Oglio | Sarnico | 1840 | 3554 | 1429 | 154 | 1260 | 980 | 1933–2011 | - | 79 |

Adda | Lecco | 4508 | 4050 | 1569 | 197 | 1330 | 1150 | 1845–2016 | 172 | 172 |

Watershed | m_{k} | m_{kl} | m_{ku} | α_{0k} | τ_{k} | α_{tk} | ρ_{k} | α_{rk} | m_{p} | α_{p} | α_{pk} |
---|---|---|---|---|---|---|---|---|---|---|---|

(mm/year) | (mm/year) | (mm/year) | (%) | - | (%) | - | (%) | (mm/year) | (%) | (%) | |

Adige | −1.34 | −1.75 | −0.98 | <0.1 | −0.30 | <0.1 | −0.46 | <0.1 | −1.45 | 54.8 | 66.2 |

Mincio | −3.33 | −5.00 | −1.28 | 0.5 | −0.24 | 0.6 | −0.32 | 1.0 | 15.8 | ||

Chiese | −3.12 | −5.02 | −1.10 | 0.8 | −0.21 | 0.8 | −0.28 | 1.6 | 16.2 | ||

Oglio | −1.16 | −2.91 | 0.56 | 32.2 | −0.08 | 32.4 | −0.11 | 32.8 | 71.3 | ||

Adda | −1.29 | −1.85 | −0.70 | <0.1 | −0.19 | <0.1 | −0.27 | <0.1 | 62.2 |

^{1}m

_{k}, individual trend slopes; m

_{kl}, individual trend slope 5% percentile; m

_{ku}, individual trend slope 95% percentile; α

_{0k}, p-value of the Theil test for null slope to be the individual trend slope; τ

_{k}, Mann–Kendall coefficient of individual trends; α

_{tk}, p-value of the Mann–Kendall test for individual trend absence; ρ

_{k}, Spearman coefficient of individual trends; α

_{rk}, p-value of the Spearman test for individual trend absence; m

_{p}, pool trend slope; α

_{p}, p-value of the Sen–Adichie test for linear trend parallelism; α

_{pk}, p-value of the Theil test for pool slope to be the individual trend slope.

^{2}Boldface indicates statistically significant trends (i.e., significance less than 5% when testing trend absence).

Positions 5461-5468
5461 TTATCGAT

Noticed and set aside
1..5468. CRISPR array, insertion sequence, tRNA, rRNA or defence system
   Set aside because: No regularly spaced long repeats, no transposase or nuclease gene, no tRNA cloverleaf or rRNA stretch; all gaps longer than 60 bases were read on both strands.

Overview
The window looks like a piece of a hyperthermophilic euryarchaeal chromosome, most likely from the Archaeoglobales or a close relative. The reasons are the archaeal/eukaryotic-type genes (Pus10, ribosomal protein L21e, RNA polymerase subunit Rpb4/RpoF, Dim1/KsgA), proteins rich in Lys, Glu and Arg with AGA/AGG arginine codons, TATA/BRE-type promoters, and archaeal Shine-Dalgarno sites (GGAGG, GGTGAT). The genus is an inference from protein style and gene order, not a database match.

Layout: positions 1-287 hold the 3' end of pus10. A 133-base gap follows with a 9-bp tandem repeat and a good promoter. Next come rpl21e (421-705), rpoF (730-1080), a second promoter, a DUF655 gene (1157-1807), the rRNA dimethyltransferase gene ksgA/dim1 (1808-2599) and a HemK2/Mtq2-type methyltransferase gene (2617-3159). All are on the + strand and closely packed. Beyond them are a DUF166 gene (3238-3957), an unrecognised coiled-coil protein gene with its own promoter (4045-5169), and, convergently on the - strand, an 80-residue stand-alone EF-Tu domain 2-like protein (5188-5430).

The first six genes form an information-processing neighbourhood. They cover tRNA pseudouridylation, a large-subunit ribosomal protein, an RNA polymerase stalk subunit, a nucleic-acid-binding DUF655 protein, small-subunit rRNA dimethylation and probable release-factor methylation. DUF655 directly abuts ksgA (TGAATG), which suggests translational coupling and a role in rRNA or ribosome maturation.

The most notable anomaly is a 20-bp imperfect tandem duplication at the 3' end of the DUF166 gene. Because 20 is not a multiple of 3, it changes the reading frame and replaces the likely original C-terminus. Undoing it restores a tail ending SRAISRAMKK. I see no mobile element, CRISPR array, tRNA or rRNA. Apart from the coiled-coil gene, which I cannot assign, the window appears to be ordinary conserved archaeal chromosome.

Watershed | m_{k} | m_{kl} | m_{ku} | α_{0k} | τ_{k} | α_{tk} | ρ_{k} | α_{rk} | m_{p} | α_{p} | α_{pk} |
---|---|---|---|---|---|---|---|---|---|---|---|

(mm/year) | (mm/year) | (mm/year) | (%) | - | (%) | - | (%) | (mm/year) | (%) | (%) | |

Chiese | 1.05 | −0.94 | 3.09 | 40.8 | 0.06 | 41.1 | 0.09 | 41.6 | −0.25 | 22.1 | 40.8 |

Adda | −0.49 | −1.09 | 0.15 | 21.0 | −0.06 | 21.0 | −0.09 | 21.5 | 21.0 |

^{1}m

_{k}, individual trend slopes; m

_{kl}, individual trend slope 5% percentile; m

_{ku}, individual trend slope 95% percentile; α

_{0k}, p-value of the Theil test for null slope to be the individual trend slope; τ

_{k}, Mann–Kendall coefficient of individual trends; α

_{tk}, p-value of the Mann–Kendall test for individual trend absence; ρ

_{k}, Spearman coefficient of individual trends; α

_{rk}, p-value of the Spearman test for individual trend absence; m

_{p}, pool trend slope; α

_{p}, p-value of the Sen–Adichie test for linear trend parallelism; α

_{pk}, p-value of the Theil test for pool slope to be the individual trend slope.

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**MDPI and ACS Style**

Balistrocchi, M.; Tomirotti, M.; Muraca, A.; Ranzi, R. Hydroclimatic Variability and Land Cover Transformations in the Central Italian Alps. *Water* **2021**, *13*, 963.
https://doi.org/10.3390/w13070963

**AMA Style**

Balistrocchi M, Tomirotti M, Muraca A, Ranzi R. Hydroclimatic Variability and Land Cover Transformations in the Central Italian Alps. *Water*. 2021; 13(7):963.
https://doi.org/10.3390/w13070963

**Chicago/Turabian Style**

Balistrocchi, Matteo, Massimo Tomirotti, Alessandro Muraca, and Roberto Ranzi. 2021. "Hydroclimatic Variability and Land Cover Transformations in the Central Italian Alps" *Water* 13, no. 7: 963.
https://doi.org/10.3390/w13070963